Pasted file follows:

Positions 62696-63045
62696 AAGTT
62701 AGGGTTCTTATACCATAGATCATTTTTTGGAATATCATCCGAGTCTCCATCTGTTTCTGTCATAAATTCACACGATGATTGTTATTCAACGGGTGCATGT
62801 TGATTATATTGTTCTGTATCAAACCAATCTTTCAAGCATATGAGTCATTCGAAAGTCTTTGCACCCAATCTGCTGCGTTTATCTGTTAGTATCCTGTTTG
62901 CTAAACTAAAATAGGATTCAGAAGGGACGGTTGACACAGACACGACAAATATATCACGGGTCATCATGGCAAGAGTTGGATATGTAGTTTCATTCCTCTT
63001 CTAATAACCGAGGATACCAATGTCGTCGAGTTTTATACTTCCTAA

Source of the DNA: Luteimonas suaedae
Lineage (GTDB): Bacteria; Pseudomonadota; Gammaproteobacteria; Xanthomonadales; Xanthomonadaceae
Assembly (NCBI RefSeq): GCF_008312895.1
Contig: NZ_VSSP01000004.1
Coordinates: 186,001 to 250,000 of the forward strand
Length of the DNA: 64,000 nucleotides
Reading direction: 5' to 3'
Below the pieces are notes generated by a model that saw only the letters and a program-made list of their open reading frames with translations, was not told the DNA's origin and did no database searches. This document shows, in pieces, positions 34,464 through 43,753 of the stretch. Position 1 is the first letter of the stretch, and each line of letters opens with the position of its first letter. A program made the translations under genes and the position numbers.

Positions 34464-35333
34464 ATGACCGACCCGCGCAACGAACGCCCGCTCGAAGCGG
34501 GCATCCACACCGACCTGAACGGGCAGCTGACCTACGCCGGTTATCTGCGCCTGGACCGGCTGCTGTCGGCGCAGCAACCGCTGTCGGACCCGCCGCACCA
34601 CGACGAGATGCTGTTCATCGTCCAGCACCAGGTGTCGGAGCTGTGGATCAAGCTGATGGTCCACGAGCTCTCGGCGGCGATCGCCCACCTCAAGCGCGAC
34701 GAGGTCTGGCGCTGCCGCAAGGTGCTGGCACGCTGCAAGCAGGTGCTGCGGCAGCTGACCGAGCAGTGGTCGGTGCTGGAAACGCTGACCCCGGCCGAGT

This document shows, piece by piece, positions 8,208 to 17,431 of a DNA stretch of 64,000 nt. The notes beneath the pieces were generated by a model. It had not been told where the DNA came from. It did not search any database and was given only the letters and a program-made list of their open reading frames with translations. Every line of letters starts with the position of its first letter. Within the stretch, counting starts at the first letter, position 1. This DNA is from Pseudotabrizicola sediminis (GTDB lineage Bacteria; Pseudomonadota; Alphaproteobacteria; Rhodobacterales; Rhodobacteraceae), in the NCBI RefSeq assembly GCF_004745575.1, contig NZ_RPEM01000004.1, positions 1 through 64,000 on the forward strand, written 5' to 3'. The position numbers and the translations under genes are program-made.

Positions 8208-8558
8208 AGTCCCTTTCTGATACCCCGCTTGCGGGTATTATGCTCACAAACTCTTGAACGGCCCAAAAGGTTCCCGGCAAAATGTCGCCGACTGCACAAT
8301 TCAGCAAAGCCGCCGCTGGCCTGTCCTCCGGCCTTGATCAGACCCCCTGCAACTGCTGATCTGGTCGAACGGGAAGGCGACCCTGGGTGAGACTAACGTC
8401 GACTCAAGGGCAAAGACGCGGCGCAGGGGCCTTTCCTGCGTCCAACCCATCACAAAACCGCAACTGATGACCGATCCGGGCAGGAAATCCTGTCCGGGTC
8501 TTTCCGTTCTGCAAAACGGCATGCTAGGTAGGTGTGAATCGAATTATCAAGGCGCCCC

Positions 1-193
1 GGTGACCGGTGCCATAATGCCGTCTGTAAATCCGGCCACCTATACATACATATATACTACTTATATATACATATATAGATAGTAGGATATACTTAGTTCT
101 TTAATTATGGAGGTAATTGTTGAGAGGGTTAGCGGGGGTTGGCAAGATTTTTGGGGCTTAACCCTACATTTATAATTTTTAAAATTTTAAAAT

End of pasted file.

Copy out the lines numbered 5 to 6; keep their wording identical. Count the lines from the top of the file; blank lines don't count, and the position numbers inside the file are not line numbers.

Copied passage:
62901 CTAAACTAAAATAGGATTCAGAAGGGACGGTTGACACAGACACGACAAATATATCACGGGTCATCATGGCAAGAGTTGGATATGTAGTTTCATTCCTCTT
63001 CTAATAACCGAGGATACCAATGTCGTCGAGTTTTATACTTCCTAA